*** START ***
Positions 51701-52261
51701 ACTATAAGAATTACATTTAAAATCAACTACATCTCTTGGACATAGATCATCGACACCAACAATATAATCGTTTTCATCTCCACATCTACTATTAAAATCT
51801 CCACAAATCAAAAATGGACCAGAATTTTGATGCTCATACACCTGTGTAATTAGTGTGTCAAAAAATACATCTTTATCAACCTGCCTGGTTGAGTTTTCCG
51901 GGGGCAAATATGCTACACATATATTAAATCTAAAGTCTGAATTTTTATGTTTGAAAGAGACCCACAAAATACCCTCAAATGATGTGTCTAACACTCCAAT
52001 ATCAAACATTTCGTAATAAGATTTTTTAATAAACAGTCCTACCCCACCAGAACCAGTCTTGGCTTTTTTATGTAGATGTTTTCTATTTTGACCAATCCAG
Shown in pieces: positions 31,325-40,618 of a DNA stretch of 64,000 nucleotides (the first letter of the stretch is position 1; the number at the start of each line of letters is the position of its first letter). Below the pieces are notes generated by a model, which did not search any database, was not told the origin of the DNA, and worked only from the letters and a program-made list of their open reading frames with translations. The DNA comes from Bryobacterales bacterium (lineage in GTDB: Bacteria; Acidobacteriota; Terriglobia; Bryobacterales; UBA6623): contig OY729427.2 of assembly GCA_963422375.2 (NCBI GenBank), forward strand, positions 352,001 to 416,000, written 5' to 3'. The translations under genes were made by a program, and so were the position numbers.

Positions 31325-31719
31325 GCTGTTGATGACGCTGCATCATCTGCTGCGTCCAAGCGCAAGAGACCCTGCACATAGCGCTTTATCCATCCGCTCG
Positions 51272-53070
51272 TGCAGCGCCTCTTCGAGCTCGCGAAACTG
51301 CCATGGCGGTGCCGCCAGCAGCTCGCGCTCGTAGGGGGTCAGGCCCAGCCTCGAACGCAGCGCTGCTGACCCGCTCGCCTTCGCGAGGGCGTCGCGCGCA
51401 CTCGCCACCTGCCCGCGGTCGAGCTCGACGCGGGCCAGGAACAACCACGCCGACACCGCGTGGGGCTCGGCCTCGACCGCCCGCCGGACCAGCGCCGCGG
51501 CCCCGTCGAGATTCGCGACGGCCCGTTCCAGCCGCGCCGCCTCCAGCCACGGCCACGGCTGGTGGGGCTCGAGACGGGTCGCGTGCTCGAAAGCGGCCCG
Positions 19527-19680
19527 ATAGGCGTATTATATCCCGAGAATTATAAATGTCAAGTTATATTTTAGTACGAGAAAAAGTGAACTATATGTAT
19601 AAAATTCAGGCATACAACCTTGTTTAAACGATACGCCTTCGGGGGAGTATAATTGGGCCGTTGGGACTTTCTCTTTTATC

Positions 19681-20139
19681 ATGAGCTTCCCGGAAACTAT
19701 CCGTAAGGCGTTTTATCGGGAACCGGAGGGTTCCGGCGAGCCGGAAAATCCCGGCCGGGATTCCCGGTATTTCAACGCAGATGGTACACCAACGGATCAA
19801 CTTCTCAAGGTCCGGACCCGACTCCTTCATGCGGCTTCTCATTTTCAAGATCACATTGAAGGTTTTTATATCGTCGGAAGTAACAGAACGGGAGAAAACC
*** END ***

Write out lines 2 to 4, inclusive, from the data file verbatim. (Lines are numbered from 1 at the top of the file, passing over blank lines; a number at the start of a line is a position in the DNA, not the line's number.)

51701 ACTATAAGAATTACATTTAAAATCAACTACATCTCTTGGACATAGATCATCGACACCAACAATATAATCGTTTTCATCTCCACATCTACTATTAAAATCT
51801 CCACAAATCAAAAATGGACCAGAATTTTGATGCTCATACACCTGTGTAATTAGTGTGTCAAAAAATACATCTTTATCAACCTGCCTGGTTGAGTTTTCCG
51901 GGGGCAAATATGCTACACATATATTAAATCTAAAGTCTGAATTTTTATGTTTGAAAGAGACCCACAAAATACCCTCAAATGATGTGTCTAACACTCCAAT